Mathematics is the science of patterns. Encourage your students to look for and make sense of math patterns & structure in order to deepen understanding and retain what they learn.
Welcome back to my series on the Standards for Mathematical Practice! I have enjoyed reading and thinking through different ways we can foster these habits in our classrooms and encourage kids to think deeply about math.
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Today I want to focus on the last two math practices that we want students to work towards/be comfortable doing:
1. Look for and make use of structure and
2. Look for and express regularity in repeated reasoning.
To be honest, unlike some of the other standards, these don’t seem as immediately clear what they’re referring to. But hopefully rephrasing them a bit and looking at some examples will help to clear up any confusion (although maybe you’re not as confused by these statements as I was, LOL).
Look for Patterns & Structure
Looking for and making use of structure means to look for and see patterns in numbers, pictures, computation, or properties.
For little ones, it might be noticing different ways to decompose the same number using a pattern or structure rather than random guessing.
Take the number 8 for instance–you can start with 0+8, and then increase one addend while decreasing the other–> 1+7, 2+6, 3+5, and so on.
By noticing the pattern or structure of the math facts, the student has made use of that structure to find all the possible facts.
With enough time and exposure, students may also notice mathematical properties such as the commutative property or distributive property. They can begin to make connections and see expressions or computation in lots of different ways.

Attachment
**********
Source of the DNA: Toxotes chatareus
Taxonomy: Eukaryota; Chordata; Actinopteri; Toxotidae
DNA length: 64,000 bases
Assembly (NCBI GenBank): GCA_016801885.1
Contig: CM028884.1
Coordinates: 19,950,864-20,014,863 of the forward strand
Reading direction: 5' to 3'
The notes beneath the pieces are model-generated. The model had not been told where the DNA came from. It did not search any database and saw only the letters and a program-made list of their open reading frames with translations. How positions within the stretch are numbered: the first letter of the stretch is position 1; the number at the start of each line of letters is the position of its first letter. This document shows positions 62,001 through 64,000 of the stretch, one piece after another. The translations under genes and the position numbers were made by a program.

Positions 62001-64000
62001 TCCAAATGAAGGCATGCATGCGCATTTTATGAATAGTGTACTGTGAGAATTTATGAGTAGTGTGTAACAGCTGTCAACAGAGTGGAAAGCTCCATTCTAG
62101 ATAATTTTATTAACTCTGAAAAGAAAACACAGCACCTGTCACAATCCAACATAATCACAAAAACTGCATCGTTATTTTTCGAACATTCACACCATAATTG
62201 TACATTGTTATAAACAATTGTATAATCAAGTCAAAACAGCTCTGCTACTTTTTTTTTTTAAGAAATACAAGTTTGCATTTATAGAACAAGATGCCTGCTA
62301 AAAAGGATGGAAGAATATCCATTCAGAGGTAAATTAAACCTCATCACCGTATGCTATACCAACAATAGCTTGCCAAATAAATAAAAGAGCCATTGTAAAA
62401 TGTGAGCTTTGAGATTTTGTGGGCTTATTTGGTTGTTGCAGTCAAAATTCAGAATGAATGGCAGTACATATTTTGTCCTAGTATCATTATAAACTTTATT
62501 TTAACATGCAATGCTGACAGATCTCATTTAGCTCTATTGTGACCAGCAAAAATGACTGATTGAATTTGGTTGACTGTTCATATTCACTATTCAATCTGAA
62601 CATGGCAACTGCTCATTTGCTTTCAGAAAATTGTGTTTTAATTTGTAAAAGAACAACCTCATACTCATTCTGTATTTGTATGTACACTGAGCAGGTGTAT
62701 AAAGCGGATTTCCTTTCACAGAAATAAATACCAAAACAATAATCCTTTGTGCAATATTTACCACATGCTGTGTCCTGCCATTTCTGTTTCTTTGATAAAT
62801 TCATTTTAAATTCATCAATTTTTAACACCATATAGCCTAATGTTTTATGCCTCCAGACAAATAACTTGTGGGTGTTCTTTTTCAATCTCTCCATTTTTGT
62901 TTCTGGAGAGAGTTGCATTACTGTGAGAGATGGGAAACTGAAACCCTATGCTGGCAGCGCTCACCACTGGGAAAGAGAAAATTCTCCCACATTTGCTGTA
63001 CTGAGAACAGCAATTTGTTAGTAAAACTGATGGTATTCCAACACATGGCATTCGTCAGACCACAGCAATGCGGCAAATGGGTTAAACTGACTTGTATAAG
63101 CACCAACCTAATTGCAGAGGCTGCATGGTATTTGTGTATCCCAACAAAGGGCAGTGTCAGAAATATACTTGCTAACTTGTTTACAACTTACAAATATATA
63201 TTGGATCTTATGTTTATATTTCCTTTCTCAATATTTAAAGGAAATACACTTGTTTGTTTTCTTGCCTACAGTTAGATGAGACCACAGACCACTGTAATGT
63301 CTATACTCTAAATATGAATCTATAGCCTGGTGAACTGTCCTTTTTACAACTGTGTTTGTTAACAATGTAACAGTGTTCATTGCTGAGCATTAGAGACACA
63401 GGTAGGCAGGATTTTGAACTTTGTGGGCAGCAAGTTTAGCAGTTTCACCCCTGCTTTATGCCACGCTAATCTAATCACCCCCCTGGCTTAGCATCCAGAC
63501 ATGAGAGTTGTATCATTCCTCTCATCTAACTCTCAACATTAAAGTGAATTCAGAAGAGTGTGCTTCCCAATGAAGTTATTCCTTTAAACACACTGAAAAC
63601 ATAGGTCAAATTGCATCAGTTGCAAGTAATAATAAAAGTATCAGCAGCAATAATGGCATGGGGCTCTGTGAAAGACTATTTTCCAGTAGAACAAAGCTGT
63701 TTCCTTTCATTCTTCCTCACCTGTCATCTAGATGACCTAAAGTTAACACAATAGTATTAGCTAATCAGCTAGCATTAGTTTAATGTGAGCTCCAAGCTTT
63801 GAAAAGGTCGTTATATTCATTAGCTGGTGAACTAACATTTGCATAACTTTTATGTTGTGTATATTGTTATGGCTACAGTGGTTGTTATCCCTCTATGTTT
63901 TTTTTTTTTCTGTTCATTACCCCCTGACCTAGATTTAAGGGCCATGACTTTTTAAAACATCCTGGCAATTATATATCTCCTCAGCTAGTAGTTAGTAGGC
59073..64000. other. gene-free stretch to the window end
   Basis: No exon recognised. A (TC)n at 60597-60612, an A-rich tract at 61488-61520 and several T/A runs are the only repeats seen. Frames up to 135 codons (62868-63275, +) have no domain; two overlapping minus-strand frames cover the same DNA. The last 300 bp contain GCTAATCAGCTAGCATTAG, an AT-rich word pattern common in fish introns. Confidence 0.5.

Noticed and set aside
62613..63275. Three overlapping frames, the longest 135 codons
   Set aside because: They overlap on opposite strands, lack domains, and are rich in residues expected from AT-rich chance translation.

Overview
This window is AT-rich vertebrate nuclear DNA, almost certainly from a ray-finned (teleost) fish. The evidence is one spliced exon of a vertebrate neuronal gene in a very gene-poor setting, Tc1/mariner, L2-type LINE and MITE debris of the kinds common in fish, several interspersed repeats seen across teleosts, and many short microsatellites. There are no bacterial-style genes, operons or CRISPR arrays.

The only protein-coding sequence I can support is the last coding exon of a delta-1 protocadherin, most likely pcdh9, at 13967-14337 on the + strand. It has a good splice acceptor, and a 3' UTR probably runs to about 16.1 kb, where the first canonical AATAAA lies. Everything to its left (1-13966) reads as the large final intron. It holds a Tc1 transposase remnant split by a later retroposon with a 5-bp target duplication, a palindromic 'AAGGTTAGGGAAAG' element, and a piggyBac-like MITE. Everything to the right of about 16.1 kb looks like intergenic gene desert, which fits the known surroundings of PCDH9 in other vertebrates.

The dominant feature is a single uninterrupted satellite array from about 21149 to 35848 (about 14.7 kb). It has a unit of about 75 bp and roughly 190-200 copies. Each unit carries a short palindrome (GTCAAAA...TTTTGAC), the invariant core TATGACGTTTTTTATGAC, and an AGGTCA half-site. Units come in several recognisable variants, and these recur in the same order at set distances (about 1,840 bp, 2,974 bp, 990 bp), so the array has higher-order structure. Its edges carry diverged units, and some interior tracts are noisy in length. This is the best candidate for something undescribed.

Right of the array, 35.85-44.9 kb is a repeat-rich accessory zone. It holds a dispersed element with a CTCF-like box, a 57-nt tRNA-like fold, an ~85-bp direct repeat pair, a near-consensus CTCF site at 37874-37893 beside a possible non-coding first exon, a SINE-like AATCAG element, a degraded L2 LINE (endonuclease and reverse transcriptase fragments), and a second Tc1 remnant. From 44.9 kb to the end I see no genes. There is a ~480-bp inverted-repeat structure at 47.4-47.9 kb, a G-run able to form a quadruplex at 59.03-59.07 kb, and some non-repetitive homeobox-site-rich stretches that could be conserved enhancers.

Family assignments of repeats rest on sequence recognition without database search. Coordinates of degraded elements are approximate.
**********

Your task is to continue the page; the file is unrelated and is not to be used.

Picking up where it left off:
This type of fluency and flexibility with numbers and operations is called number sense and it is certainly not something you can simply teach in a day and then move on to the next thing.
These are habits and skills that will require time and intentionality on your part in choosing tasks that give kids the opportunity to see patterns and structure.
Form Generalizations Based on Patterns
Let’s consider the last standard now, which I believe is related to the first: look for and express regularity in repeated reasoning.
I would sum this up as meaning students can form generalizations and rules based on what they observe in computations.
For example, it is often a light bulb moment when students realize they can count up to find the difference between two numbers (22-19, for example).
By seeing the subtraction as the difference between the two, they have discovered a more efficient method of solving than counting backwards.
Another example is multiplying by multiples of 10. Rather than telling students, “When you multiply a number by 10 you add a 0, when you multiply a number by 100 you add 2 0’s, etc.” let them work out several examples either on paper or with place value tiles. After enough examples, they will begin to see the repetition and pattern that emerges, but actually understand why the product now ends in a zero based on place value.
I know I’ve already mentioned this, but one of the best ways to consistently provide the time and exposure kids need is with number talks.
Because number talks focus on mental math, students are forced to set aside the standard algorithms they know and find a more efficient method and become more flexible in how they think about numbers and computation.